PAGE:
Fugging Lies! “Evidence-Based Care and Excellent Outcomes”

Fucking is an Austrian village in the municipality of Tars Dorf, located in the Innviertel region of western Upper Austria. The village is 33 kilometres (21 mi) north of Salzburg, and is 4 km (2.5 mi) east of the Inn river, which forms part of the German border. In their 17 November 2020 session, the council of Tars Dorf voted to have the village’s name officially changed to Fugging (pronounced the same as Fucking in the dialect spoken in the region), effective 1 January 2021. So what? Well, I use this to draw reference to an item that has been floating around social media recently. It concerns an unscrupulous person proving psychiatric care to a vulnerable psychiatric population and the violations of ethics, standards of care, and just plain human decency. This person took sexual advantage of a vulnerable female suicidal psychiatric patient who ended up committing suicide and this licensed person still practices. There is lots of Facebook and Twitter chatter on the person, case, and story, so I won’t rehash it here suffice to say the FUGGING LIES I found on this person’s practice website consistent with rhetoric and talking point of many mid-level providers. See, I didn’t want to use the other “F” word in the blog title, so hence the reference to Fugging Austria  Here’s the Fugging Lie:

“Analyzing decades of research, two international reports by the Institute of Medicine and the Robert Wood Johnson foundation found that care given by a Nurse Practitioner (NP) versus a physician resulted in comparable patient health outcomes. They also found NPs produced superior outcomes when analyzing measures of consultation time, patient follow-up, and patient satisfaction. The original research can be found here.”(https://melrosepsych.com/affordable-psychiatrist-near/)

The “evidence”:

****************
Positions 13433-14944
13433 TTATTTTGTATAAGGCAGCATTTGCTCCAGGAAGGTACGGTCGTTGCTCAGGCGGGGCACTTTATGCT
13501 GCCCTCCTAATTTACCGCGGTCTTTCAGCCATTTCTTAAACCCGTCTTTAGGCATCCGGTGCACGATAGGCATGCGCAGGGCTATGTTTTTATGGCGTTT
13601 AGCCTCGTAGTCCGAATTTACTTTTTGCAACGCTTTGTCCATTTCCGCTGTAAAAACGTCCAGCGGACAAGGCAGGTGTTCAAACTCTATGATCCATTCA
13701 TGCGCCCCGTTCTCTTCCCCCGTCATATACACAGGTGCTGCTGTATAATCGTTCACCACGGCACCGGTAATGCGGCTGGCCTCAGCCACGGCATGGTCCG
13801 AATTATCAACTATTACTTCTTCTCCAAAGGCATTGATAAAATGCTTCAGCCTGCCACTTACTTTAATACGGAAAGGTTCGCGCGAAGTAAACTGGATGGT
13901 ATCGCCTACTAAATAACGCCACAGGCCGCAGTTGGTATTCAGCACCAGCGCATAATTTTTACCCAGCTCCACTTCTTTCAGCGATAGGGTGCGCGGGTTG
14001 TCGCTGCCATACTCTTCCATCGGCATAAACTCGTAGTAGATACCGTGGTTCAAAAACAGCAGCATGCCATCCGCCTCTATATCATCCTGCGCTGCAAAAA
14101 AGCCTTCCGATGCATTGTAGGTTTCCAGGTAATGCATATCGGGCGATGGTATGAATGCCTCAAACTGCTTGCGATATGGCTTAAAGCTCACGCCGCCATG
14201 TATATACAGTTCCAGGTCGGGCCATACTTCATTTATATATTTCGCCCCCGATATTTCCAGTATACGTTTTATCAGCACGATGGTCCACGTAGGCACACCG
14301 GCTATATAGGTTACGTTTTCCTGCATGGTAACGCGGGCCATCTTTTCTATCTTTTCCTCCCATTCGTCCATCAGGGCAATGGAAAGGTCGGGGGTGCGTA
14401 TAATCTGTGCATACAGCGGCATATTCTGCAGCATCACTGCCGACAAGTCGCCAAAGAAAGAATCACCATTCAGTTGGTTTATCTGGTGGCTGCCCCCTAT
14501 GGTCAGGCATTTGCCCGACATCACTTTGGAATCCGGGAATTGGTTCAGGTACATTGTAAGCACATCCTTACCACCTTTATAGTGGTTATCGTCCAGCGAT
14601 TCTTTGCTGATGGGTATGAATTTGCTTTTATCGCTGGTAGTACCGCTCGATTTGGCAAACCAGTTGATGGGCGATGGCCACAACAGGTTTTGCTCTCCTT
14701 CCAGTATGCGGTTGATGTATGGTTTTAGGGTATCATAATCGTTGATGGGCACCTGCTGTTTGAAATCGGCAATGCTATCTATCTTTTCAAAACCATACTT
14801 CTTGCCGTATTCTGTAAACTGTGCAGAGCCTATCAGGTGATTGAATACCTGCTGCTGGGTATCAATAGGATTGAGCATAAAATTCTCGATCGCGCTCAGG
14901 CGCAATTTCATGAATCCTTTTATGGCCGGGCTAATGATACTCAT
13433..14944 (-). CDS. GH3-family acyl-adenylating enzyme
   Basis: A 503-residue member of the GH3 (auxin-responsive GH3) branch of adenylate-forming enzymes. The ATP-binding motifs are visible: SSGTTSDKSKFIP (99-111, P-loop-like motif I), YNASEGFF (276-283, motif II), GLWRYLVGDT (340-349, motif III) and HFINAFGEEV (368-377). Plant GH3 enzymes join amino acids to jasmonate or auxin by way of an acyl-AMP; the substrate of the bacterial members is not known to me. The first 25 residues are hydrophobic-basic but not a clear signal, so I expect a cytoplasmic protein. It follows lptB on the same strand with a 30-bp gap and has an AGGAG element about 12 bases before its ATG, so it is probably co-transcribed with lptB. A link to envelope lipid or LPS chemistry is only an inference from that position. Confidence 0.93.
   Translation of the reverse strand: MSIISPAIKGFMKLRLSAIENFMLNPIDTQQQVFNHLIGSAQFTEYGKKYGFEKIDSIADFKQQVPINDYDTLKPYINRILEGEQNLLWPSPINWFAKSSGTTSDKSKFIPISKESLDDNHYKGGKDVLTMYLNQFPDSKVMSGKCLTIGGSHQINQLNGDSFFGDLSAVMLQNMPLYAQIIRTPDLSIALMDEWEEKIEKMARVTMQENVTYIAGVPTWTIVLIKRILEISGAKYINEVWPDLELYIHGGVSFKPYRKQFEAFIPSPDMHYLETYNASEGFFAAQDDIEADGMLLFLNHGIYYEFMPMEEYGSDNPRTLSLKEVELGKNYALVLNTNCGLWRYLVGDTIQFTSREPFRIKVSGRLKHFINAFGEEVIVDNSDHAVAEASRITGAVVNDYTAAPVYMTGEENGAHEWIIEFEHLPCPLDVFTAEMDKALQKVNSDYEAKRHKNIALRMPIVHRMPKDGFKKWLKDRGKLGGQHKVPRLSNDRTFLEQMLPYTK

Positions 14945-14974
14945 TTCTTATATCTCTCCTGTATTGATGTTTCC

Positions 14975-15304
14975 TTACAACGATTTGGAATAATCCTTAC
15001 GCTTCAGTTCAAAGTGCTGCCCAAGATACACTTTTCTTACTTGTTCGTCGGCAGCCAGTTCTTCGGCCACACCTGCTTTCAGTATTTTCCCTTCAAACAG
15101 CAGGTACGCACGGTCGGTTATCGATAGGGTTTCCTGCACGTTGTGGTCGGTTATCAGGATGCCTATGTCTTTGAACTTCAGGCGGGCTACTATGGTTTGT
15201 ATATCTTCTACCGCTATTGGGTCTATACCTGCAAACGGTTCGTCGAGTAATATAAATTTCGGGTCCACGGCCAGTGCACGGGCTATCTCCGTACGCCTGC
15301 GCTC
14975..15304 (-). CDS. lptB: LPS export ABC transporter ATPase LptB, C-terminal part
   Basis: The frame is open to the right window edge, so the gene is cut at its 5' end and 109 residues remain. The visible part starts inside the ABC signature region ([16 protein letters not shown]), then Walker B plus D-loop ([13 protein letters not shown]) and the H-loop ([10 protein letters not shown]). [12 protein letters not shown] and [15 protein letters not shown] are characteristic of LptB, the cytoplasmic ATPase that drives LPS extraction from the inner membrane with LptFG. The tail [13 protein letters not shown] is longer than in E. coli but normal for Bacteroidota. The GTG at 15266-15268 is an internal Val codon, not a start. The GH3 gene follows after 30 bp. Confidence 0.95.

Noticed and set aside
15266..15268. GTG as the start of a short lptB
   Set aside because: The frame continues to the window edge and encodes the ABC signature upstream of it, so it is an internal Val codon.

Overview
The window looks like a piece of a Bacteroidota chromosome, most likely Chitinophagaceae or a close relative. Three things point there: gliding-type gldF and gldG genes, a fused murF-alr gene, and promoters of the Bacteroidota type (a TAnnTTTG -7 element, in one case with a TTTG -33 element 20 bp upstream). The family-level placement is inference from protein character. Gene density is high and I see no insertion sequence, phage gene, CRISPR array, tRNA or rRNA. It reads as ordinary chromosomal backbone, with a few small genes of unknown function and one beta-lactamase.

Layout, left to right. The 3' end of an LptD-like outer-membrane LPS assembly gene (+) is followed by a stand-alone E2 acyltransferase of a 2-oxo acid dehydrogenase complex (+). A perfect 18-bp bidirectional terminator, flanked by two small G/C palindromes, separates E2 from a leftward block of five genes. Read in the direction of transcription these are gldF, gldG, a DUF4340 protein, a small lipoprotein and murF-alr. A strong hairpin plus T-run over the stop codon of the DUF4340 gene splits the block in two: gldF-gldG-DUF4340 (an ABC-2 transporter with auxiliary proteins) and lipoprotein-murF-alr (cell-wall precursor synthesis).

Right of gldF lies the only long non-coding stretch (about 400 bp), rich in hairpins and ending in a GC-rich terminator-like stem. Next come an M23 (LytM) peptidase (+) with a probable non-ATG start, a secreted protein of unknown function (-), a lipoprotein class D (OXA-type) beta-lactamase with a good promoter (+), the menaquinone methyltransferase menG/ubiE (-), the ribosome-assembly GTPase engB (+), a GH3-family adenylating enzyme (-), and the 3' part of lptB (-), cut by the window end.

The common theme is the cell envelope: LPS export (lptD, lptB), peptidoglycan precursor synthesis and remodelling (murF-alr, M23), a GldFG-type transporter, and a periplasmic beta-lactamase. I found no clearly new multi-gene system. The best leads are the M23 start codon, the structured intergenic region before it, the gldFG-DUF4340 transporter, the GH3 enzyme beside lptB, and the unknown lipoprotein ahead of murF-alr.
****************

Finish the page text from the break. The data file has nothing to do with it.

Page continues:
1. https://campaignforaction.org/resource/quality-care-provided-advanced-practice-registered-nurses-aprns/
  2. https://www.sciencedirect.com/science/article/abs/pii/S1555415513004108

The notorious case:

  1. https://search.dca.ca.gov/downloadd0022f2a848132072353c15edbad3c5bec16a2d454e07691f6a0fb397b00af223d2862166f00c45fb90a46d011d926597f34ab83c9e05f77b0bf7d84f86be1b8

I’ve written many blogs on the topic of research being used as evidence to tout equivalence and superiority of nurse practitioners (NPs) over physicians. Having been a former NP, I’ve written about the lies, data manipulation, talking points, rhetoric, practicing at the top of one’s license, education, and training and full practice authority (FPA) etc of my former profession. I just find it rather frustrating that my former profession is getting lost and going down a bad road (https://authenticmedicine.com/2019/06/getting-lost-my-former-profession-is-being-led-astray-practicing-to-the-full-extent-clinical-supervision-a-barrier-nonsense/). The irony of it is the education is becoming worse and worse and yet there is desire for more and more scope of practice and authority. Even worse, is the so called “evidence” being used to make the talking points. Take the 2nd research article listed above. It reports “Outcomes for NPs compared to MDs (or teams without NPs) are comparable or better for all 11 outcomes reviewed.” But what it doesn’t say is that it compared MD teams both with and without NPs and made generalizations about NP versus MD. It was really MD with NP and MD without NP teams. This exemplifies flawed methodology so often seen in this “evidence.” The study also reports “Primary ambulatory care involving NPs resulted in similar though not better blood pressure and blood glucose control.” But what it doesn’t say again is that about NPs being on physician led teams, that the follow up period was short, and that MDs in general had sicker and more co-morbid patients. However, I will give the study credit where credit is due. They reported on some of this in the limitations section which I found telling:

Limitations in the body of research reviewed should be considered when interpreting the results of this systematic review. Heterogeneity of study designs and measures, multiple time points for measuring outcomes, limited number of randomized designs, and inadequate statistical data for meta-analysis were among the methodological limitations encountered. Diffusion of treatment because of inclusion of MDs in both experimental and usual care groups was also a potential problem in some studies. In addition, the failure to fully describe the nature of the NP roles and responsibilities and the relationships of team members, including frequency and qualities of

collaboration with MDs, limits the ability to replicate the models of care employed.

Fugging (_____fill in the blank_______)

Have a great day. 

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